Affordable. Adjustable. Introducing The High Performing Acer XV Fairways & Hybrids
For both the Acer XV fairways and hybrid we use a “hybrid” construction that combines forging and casting techniques to create the most economical and highest performing product.
For most companies, they continue to produce their stainless steel fairways and hybrids the same way they have for years. After all this is done because stainless steel is an excellent material to make a durable club at the modern size and weight as well as one that is cost effective for both the manufacturer and end consumer. But you know, every once in a while you need to shake some things up and change the way you do something in order to make improvements and that is exactly what we did with the Acer XV series of fairway woods and hybrids.
There are a two basic ways you can construct a stainless steel fairway wood or hybrid. One is the way that most companies choose and that is the investment cast method. In brief, this involves producing multiple tooling to create what will eventually be a hollow bodied structure. Wax is injected into the molds and melted onto to wax frames which are then dipped into ceramic slurry several times until it creates a ¼” shell around the wax. They are then heated so the wax drips out so later molten stainless steel can be poured into the shells. Once cooled, the ceramic is broken off and cleaned away and cut from the “tree” to form the “as cast” parts. Then the process begins to weld the pieces together, grind, polish and then finish it into the final product you see. As you can imagine it is labor intensive.
The second method is “forging”. In brief, this process involves stamping out sheets of stainless steel over forming tools and cutting away the excess material. Then the welding, grinding, polishing and cosmetic finishing takes place. This is a much easier process, but the downside is one cannot stamp really intricate shapes or wall thickness like you can with the casting method unless one wants to invest in very expensive forged tooling. However, this method is faster and is more economical.
For both the Acer XV fairways and hybrids we use a “hybrid” construction that combines forging and casting techniques to create the most economical and highest performing product.
Not only are we using hybrid construction but also employing varying grades of stainless steel. The crown is forged from 420 stainless so we can shed needless weight to be better able to use elsewhere. The thicker sole is cast from 431 stainless steel as well as the rest of the head (or the high performance part) that will need further explaining.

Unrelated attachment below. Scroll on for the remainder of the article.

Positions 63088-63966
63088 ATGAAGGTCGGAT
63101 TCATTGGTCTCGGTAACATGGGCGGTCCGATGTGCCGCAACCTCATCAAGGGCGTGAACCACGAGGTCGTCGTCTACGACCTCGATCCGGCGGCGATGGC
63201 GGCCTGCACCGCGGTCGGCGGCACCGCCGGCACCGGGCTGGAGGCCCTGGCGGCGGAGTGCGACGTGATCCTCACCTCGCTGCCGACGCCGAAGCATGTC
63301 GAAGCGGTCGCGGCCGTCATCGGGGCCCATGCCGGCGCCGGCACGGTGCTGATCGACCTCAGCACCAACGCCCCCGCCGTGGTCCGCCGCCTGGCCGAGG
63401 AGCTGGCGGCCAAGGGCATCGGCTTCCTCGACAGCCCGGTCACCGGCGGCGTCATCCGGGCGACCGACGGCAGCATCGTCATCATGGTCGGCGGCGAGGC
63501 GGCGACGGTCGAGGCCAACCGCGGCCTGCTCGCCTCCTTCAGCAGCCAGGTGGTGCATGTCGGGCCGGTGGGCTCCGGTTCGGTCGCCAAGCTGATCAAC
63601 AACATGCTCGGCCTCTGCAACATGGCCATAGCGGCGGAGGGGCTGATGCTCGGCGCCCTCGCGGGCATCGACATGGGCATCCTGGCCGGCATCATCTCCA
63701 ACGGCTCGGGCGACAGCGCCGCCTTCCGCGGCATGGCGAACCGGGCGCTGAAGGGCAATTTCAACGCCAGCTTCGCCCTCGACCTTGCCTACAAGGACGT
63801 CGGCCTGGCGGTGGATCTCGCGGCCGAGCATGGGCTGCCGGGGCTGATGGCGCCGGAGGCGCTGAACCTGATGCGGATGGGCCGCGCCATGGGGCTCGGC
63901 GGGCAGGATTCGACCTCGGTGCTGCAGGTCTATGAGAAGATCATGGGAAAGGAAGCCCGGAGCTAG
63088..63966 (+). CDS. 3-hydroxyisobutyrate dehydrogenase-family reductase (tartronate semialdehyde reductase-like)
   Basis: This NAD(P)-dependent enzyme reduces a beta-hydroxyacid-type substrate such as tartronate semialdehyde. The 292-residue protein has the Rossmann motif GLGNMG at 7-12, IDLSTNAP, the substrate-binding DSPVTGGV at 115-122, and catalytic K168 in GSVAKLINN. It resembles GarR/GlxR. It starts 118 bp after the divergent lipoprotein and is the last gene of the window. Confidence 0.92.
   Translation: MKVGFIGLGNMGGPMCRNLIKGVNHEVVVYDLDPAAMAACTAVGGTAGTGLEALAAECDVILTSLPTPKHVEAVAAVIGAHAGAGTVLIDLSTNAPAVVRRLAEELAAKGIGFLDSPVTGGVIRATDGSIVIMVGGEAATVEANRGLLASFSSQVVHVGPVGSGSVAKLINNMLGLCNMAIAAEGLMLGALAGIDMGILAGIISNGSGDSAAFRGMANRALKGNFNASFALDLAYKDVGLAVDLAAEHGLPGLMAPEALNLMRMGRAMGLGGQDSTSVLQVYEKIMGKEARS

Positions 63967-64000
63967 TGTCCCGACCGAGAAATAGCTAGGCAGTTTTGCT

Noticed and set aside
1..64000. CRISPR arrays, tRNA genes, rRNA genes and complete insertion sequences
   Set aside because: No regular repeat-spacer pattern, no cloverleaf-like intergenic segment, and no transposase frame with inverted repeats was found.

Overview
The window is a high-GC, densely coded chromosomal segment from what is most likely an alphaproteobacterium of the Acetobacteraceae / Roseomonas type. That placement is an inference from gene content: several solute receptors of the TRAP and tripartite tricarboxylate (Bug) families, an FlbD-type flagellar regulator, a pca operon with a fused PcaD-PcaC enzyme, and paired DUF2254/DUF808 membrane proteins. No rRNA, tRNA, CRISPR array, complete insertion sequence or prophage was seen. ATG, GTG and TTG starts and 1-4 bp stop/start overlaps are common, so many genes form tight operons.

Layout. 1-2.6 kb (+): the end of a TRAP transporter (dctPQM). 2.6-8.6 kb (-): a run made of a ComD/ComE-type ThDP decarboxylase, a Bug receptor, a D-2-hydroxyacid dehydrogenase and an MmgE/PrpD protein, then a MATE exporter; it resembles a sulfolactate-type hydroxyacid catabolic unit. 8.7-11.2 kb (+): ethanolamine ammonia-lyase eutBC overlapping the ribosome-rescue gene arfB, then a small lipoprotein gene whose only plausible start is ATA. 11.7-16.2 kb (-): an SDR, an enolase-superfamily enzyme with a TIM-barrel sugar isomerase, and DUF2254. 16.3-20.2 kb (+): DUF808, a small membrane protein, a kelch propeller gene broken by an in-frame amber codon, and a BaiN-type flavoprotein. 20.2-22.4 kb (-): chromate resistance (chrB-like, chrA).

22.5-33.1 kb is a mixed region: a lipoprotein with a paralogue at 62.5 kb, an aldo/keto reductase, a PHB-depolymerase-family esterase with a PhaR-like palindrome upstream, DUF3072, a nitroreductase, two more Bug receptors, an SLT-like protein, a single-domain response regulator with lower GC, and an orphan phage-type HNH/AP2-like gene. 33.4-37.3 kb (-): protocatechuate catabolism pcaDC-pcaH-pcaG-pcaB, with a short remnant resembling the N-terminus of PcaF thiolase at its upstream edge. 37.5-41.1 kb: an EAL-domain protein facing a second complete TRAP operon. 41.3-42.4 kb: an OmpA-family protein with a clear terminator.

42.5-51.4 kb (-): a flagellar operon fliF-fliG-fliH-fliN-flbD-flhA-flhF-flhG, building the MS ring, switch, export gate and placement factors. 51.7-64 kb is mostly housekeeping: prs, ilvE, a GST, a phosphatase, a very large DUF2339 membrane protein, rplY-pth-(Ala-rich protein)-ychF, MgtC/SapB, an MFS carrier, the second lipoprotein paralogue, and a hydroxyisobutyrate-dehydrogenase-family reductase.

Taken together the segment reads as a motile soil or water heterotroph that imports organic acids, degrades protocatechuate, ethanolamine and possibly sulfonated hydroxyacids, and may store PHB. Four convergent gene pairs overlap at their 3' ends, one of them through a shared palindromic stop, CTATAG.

Cup face design
One of the keys to a high coefficient of restitution (COR) is a variable face thickness. As we said before, this is best by using the casting technique. We also chose a cup face structure to round out the XV series to enhance the variable thickness. You will also notice from the CAD picture the third piece includes the hosel as part of the face to save welding (extra weight) and distortion (tolerances in face angle and lie).
In golf club cup-face construction, part of the faceplate is incorporated into the sole, crown and skirt area of the head. This pushes the weld back away from the actual face. By moving the weld further back away from the face, the areas around the perimeter could be made thinner and deflect more, thus producing a higher ball speed to areas other than the center of the face as compared to traditional welding techniques. Even when you miss-hit the ball, clubs with cup-face technology provides you that extra spring-like effect for longer, straighter shots.
Like the matching drivers and Acer XV Thriver Mini in the Acer XV series, these feature the Power Chamber Sole (for greater energy transfer to the ball) and the Gravity Port (for fine-tuning swingweight with different weight shafts and custom lengths). The Gravity Port is also moved forward for reduced spin as another distance contributor but at the same time there is a very high concentration of weight in the sole to produce a high launching head. The stock screw is 7 grams, but you can also get 2g and 12g replacement screws which allow for options galore.
For the fairway woods, this chart shows 4 different options available to clubmakers. After all, not all golfers are the same height or have the same needs. For example taller golfers may want longer clubs, but may not want the higher swingweight as a result using standard weight heads. Conversely, shorter golfers may prefer reduced length clubs but still want head feel only available by having a heavier weight head. Option 4 is for those that typically struggle with a 3 wood, but may not with the 5 wood. In that case it is not the loft, but rather the length that is the problem and this helps remedy it.
For the hybrids, here are the 4 options as well starting with the stock settings.
Option 4 is the intriguing one as the weight allows for a single-length approach. There are some golfers that are single-length iron proponents as this allows for a repeatable swing when all the clubs are the same length, lie and swing with the only thing changed is loft. Option #4 or #2 may be an excellent option for beginners or high handicapped players looking for improved solidness of contact. However note it is not possible to alter the lies so they can be the same lie single length irons are.
Add up the all the features
As you can see, there is a lot going on and yet we are charging far less than other manufacturers offering not nearly the technology or adjustability. The Acer XV fairways can be mixed and matched with the rest of the Acer XV family for you to create the perfect set make up. Or you can purchase one of these separately to fill a gap or replace a club that just isn’t cutting the mustard anymore.